261-Another Creative Pricing Scheme
It is not often that you see companies using really unusual pricing to build future business. Here is one that I like.
Every price has three and, usually four, components: the Benefit Package, the Basis of Charge, the List price and usually some Optional Components of price. The Benefit Package includes all of the Function, Reliability and Convenience benefits associated with the main product. The Basis of Charge is the way the company quantifies the unit of sale that it prices with the List Price, which is the stated price per unit of product sold. The Optional Components of price enable the company to leave the List Price unchanged, but to alter the value the company offers the customer by changing Functions, Reliability or Convenience benefits beyond those of the main product. The most creative pricing schemes usually involve the Optional Components of price.
Recently, we described one of these Optional Components of price, a Call, offered by Continental Airlines. In this blog, we will describe a “Put” offered by Best Buy. A Put is an Optional Component of price that enables the customer to sell back a product to the seller at a stated price in the future.
Best Buy recently introduced the Buy-Back program for various electronic gadgets it sells. This program adds a fee to the original List price of the product. In return for that fee, the customer gets the right to bring the product back for up to two years for a return value of a stated percentage of the original List price of the product. These percentages run from 20% to 50%, depending on the time of the return. The value of the return itself comes in the form of a Best Buy gift card. Best Buy hopes the customer will use this gift card to purchase an upgrade on the product that the consumer returns.
This Put may be attractive to consumers concerned about the speed of technological innovation in electronic gadgets. The Put effectively reduces the future price of purchasing a new electronic gadget. It leaves the current List prices and future List prices unchanged. It also increases the odds that Best Buy will be the retailer who delivers the new technologically-advanced product.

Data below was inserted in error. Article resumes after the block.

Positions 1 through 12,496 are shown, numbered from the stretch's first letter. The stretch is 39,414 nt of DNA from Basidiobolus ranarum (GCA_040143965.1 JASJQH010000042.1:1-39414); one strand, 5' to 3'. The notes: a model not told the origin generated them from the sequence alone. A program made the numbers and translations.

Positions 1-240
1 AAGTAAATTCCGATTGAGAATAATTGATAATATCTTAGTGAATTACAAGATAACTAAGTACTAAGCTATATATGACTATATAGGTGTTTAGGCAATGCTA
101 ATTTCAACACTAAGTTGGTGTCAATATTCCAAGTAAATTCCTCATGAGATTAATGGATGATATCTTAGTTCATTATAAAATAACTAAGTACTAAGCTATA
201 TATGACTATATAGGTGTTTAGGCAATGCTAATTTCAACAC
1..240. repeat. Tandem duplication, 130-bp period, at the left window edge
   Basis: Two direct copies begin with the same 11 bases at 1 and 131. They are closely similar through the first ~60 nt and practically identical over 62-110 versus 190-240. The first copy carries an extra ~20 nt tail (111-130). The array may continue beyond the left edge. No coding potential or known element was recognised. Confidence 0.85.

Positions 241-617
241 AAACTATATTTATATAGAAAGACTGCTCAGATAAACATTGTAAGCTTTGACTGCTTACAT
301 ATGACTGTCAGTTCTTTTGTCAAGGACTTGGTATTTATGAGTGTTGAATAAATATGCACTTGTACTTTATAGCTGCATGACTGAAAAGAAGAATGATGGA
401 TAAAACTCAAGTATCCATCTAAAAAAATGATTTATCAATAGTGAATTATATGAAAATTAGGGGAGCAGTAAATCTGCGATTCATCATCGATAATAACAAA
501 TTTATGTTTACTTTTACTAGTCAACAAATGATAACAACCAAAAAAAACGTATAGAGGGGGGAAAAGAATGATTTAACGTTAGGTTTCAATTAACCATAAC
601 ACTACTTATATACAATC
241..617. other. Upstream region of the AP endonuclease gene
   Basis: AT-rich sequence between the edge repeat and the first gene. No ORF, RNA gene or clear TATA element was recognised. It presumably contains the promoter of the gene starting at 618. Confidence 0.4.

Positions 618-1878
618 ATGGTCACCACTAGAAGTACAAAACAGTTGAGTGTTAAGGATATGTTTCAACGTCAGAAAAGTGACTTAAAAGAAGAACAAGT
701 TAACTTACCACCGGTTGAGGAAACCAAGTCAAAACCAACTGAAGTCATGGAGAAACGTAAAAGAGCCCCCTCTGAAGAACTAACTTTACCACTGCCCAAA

Best Buy no longer offers a true Put program, where the item you return has a guaranteed price on the return. Instead, it offers a relatively robust trade-in program. Best Buy the product you are trading in and offer you a Best Buy gift card for its value. Many other electronics retailers also offer trade-in programs, including Walmart, Target and Amazon among others. The Best Buy trade-in program appears to cover more categories of electronics.
Best Buy has become a very successful electronics retailer after a culture makeover. It revamped its culture to focus on training its people and helping them establish real relationships with customers. The company increased its pay scales and trained its employees to help customers find and become comfortable with what they might buy at Best Buy. Best Buy introduced an in-home advisory program which sent company salespeople, paid on salary rather than commission, to make up to 90 minute in person house calls to help customers choose products that would work in their homes. It employed its popular Geek Squad to help with product installation and maintenance. The company built a seamless omni-channel sales process which made any purchase easy for the customer. As a result, nearly 40% of company sales now occur online.
Over time these Convenience and Reliability innovations in its value system led to more satisfied employees and trustful customers. The company accompanied these changes with an aggressive “price match” policy. This policy will meet any local competitor price within 25 miles of the Best Buy store. The policy also matches any online price for the same product. Further, it will match these prices for up to 15 days after the customer has purchased the product, effectively offering a customer a call on the product.
The company converted what used to be a weakness into a strength. Several years ago, the company suffered from “show rooming”, where customers would see, touch, and feel a product in a Best Buy store and then buy it online for a lower price. With its aggressive “price match” policy Best Buy argued to every customer in its store that its price was as good as they could get so why not buy it right then at the store. This argument often worked with customers who had been encouraged to join in a relationship with Best Buy. The company became a winner on Reliability, Convenience and price. Quite an accomplishment. See HERE and HERE and HERE for more perspective on Best Buy’s success in a hostile market.
HOW CAN THESE BLOGS HELP ME?
If you face a competitive marketplace, read these blogs. We wrote them to help you make better decisions on segments, products, prices and costs based on the experience of companies in over 85 competitive industries. Much of the world suffered a severe recession from 2008 to 2011. During that time, we wrote more than 270 blogs using publicly available information and our Strategystreet system to project what would happen in various companies and industries who were living in those hostile environments. In 2022, we updated each of these blogs to describe what later took place. You can use these updated blogs to see how the Strategystreet system works and how it can lead you to better decisions.